We have long discussed the benefits of section 105 plans. But once you have set one up how is it deducted on your tax return? We will take a look at how to deduct it for various entity structures.
Section 105 expenses are classified on the tax return according to the type of legal structure the company falls under. Business owners should work with their tax professionals to ensure that they are classified in the proper manner.
Sole proprietorships who qualify for Section 105 plans by employing a spouse or family member may include the expense in line 14 of Schedule C (Profit or Loss from Business). In accordance with labor and tax regulations, the reimbursement expense must be paid directly to the employee, and the employee must in turn cover the sole proprietor on the insurance policy in order for this to be deductible from taxable income of the business.
In turn, the reimbursement expense will appear on the employee’s W-2 as non-taxable fringe benefits, generally in box 12 FF. These amounts are excluded from the employees’ taxable income.
Owners of sole proprietorships with no employees do not qualify for the Section 105 tax-free treatment of medical expense deduction. Instead, they can include the cost of their medical plans in line 29 of Form 1040. However, they are still subject to the 15.3% self-employment tax on these expenses.
Partnerships who qualify for Section 105 plans by employing a spouse or family member may include the expense in line 19 of form 1065. This expense is directly deducted from the business’ taxable income that is divided into each partner’s K-1 tax form.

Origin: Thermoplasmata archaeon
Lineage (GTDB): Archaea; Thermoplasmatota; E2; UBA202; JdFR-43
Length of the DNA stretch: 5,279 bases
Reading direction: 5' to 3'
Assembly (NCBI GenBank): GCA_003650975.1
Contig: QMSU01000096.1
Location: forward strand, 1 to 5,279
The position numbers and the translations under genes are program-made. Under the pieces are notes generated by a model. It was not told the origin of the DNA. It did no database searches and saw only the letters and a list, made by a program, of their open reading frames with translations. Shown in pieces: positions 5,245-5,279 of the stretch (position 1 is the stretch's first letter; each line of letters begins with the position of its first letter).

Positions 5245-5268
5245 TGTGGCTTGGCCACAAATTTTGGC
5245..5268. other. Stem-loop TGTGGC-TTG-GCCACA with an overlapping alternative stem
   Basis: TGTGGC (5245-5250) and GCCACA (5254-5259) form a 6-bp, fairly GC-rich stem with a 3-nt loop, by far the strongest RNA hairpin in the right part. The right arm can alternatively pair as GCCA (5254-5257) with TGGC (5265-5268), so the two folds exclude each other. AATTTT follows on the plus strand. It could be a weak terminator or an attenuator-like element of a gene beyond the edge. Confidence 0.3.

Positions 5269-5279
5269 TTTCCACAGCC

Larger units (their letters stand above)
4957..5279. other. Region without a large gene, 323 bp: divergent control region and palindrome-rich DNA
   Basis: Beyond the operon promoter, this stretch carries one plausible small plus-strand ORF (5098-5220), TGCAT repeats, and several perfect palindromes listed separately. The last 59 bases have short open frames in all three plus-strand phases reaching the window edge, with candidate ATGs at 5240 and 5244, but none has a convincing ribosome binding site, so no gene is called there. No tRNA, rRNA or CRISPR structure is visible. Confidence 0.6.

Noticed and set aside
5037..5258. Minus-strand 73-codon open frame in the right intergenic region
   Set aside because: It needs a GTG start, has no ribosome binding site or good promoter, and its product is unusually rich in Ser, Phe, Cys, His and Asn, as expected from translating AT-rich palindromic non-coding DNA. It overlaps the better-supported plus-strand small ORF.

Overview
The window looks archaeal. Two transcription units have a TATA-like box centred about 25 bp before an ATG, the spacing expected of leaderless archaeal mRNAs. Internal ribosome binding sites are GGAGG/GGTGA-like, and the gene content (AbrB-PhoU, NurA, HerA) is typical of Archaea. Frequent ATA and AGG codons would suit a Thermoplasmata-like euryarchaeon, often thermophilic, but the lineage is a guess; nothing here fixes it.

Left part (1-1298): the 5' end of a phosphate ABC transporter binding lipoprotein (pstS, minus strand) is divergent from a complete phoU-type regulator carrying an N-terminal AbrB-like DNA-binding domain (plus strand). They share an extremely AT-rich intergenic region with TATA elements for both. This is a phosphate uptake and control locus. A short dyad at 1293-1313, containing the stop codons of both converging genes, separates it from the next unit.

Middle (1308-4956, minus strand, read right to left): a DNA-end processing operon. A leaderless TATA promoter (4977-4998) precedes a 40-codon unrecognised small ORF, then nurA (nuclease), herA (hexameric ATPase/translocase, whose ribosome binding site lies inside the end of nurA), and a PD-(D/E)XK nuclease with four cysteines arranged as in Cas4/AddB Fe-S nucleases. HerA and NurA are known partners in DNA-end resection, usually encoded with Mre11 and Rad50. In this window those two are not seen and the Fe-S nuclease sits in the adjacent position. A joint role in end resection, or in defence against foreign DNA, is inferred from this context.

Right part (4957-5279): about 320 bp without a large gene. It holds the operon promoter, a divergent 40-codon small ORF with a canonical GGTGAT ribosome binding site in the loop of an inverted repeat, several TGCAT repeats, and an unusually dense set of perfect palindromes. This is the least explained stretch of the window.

However, partners who do not qualify for Section 105 treatment must include any payments for health insurance premiums that are made by the business in the “Guaranteed Payments” section of form 1065. This amount is then included in taxable income to the partner, but can be deducted in line 29 of Form 1040. Similar to a sole proprietorship, it is still subject to the 15.3% self-employment tax.
S-Corporations are eligible to set up Section 105 plans but cannot claim tax-free exemptions that sole proprietorships or partnerships can if they have family members who work for the company. Instead, the payments for shareholder health insurance premiums and reimbursements that are made through the company appear on 1120-S under item 1b) Returns and allowances.
These payments are taxable income to the business owner. However, payments made for group health employee benefits to employees who are not classified as shareholders can be deducted directly from taxable income in line 18.
Similar to sole proprietorships and partnerships, the premiums and medical reimbursements made can be deducted on Form 1040 line 29. It is still subject to the 15.3% self-employment tax.
C-Corporations file Form 1120 and may deduct the full cost of health insurance premiums for both owners and employees on line 24, Employment benefit programs. C-corporations enjoy the tax-free benefits of Section 105 plans and are not subject to some of the limitations on individual reimbursements that sole proprietorships, partnerships and S-Corps are. Premiums and reimbursement payments flow through to the owner’s and employee’s W-2 forms as fringe benefits and are not subject to further taxation.